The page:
Behold the world's most feeble computer network: sitting in a classroom building at Caltech, it connects a grand total of two processors, crosses all of a basement corridor, and transmits a whopping single bit of information. Or would if it were working, which it isn't. "We think it would be nice if it were up and running by the new millennium," says Caltech researcher Jeff Kimble. Given the pathetic specs, it might seem just a little surprising to hear that Kimble's network is widely considered to be one of the most challenging projects in all of computer science. That's because the one bit of data his network is designed to transmit won't be an ordinary "1" or "0" of the sort that everyday networks traffic in. It will be a mixture of the two--a so-called quantum bit, or "qubit."
Kimble is trying to build the world's first quantum computer network. In a sense, he's getting a little ahead of himself, since neither he nor anyone else has yet come close to building a practical quantum computer--a computer, that is, that makes calculations on data in the weird multiple-reality state that is the hallmark of quantum mechanics. Still, the benefits of this stunningly radical approach to processing promise to be so great that the young field of quantum computing has been steadily attracting researchers not only from computer science but also from physics, math, and chemistry. Just a few years ago most computer scientists doubted that a quantum computer could ever be built. Now the tide of opinion seems to be turning, and the past year or two have seen some important advances. Neil Gershenfeld, for example, a physicist at MIT, has actually built a simple quantum computer. It can't do much--what it does is pick out one name from a list of four--but it does it faster than a conventional computer.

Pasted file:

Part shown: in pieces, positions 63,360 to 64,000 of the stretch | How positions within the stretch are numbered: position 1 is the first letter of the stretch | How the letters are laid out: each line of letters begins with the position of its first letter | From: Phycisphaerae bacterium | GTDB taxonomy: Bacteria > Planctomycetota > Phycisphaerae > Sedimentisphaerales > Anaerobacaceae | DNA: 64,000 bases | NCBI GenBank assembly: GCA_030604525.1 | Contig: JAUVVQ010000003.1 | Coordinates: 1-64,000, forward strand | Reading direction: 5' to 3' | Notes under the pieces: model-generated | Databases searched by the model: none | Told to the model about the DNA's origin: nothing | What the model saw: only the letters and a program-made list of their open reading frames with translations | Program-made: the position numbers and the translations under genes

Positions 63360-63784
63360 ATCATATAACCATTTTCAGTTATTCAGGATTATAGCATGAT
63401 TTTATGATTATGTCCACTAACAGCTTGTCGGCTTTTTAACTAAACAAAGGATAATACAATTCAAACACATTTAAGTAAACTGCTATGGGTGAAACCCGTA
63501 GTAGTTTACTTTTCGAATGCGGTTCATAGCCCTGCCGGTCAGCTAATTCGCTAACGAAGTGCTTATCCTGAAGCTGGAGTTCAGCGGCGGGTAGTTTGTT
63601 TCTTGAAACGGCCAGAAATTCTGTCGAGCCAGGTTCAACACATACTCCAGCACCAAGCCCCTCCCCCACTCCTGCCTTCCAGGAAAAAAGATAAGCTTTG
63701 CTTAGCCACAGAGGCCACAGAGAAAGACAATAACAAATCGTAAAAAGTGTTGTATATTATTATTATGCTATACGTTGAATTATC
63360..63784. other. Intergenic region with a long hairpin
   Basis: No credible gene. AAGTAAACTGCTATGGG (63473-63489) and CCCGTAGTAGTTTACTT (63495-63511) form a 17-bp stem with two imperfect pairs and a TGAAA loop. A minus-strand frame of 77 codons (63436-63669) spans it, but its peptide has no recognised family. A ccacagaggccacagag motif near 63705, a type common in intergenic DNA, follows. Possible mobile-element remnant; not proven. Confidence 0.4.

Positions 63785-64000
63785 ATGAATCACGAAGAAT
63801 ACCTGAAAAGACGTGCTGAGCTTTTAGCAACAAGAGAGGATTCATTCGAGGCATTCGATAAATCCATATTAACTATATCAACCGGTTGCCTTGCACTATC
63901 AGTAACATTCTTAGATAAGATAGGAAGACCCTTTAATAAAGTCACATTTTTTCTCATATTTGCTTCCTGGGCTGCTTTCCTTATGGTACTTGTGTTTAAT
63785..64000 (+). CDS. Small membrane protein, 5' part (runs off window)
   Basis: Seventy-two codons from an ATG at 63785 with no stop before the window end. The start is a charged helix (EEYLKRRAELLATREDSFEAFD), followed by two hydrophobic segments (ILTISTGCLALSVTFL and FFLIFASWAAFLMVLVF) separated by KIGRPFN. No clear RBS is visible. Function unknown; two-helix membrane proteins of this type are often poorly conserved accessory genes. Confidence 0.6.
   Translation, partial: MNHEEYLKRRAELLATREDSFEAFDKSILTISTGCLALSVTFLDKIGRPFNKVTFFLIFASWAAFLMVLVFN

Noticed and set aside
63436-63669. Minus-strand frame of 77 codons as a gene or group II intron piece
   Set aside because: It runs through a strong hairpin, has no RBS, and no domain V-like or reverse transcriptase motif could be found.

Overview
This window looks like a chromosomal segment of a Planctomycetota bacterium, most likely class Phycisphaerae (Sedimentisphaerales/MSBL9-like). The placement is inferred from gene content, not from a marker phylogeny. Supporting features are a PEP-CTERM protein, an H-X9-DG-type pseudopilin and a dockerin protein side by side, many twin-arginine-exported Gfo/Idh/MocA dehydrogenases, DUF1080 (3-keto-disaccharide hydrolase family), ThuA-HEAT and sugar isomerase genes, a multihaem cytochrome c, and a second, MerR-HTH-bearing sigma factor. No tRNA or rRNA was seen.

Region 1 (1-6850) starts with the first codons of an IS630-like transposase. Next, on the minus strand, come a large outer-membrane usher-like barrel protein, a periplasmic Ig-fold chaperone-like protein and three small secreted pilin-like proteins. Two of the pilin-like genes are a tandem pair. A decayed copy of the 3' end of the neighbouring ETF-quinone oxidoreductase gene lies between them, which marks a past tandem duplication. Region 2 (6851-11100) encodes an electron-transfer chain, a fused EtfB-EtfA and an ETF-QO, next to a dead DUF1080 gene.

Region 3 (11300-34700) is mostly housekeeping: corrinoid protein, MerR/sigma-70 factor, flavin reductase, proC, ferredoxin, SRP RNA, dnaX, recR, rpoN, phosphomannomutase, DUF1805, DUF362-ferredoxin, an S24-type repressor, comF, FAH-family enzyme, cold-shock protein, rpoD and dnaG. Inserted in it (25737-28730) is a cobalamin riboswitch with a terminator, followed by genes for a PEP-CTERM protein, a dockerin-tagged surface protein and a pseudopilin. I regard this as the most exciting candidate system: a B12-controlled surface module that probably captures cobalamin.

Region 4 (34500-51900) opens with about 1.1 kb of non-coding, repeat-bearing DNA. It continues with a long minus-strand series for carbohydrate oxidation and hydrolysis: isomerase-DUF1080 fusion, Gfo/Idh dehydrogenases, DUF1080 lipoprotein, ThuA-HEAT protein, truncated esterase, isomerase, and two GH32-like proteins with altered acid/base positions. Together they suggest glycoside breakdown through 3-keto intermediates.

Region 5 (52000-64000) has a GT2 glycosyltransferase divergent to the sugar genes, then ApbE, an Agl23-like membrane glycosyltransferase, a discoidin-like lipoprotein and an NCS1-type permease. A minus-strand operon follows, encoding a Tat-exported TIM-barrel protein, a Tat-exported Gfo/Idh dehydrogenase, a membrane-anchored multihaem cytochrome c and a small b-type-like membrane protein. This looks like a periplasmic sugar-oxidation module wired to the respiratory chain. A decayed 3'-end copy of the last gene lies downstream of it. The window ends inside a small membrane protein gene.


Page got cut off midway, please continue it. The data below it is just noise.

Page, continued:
What's the big deal about quantum computing? Imagine you were in a large office building and you had to retrieve a briefcase left on a desk picked at random in one of hundreds of offices. In the same way that you'd have to walk through the building, opening doors one at a time to find the briefcase, an ordinary computer has to make its way more or less serially through long strings of 1's and 0's until it arrives at an answer. Of course, you could speed up the briefcase hunt by organizing a team, coordinating a floor-by-floor search, and then getting them all back together again to compare results. Ordinary computers can do this sort of thing, too, by breaking up a task and running the components in parallel on several processors. That sort of extra coordinating and communicating, however, exacts a huge toll in overhead.
But what if instead of having to search by yourself or put together and manage a team, you could instantly create as many copies of yourself as there were rooms in the building, all the versions of yourself could simultaneously peek in all the offices, and then--best of all--every copy of yourself would disappear except for the one that found the briefcase?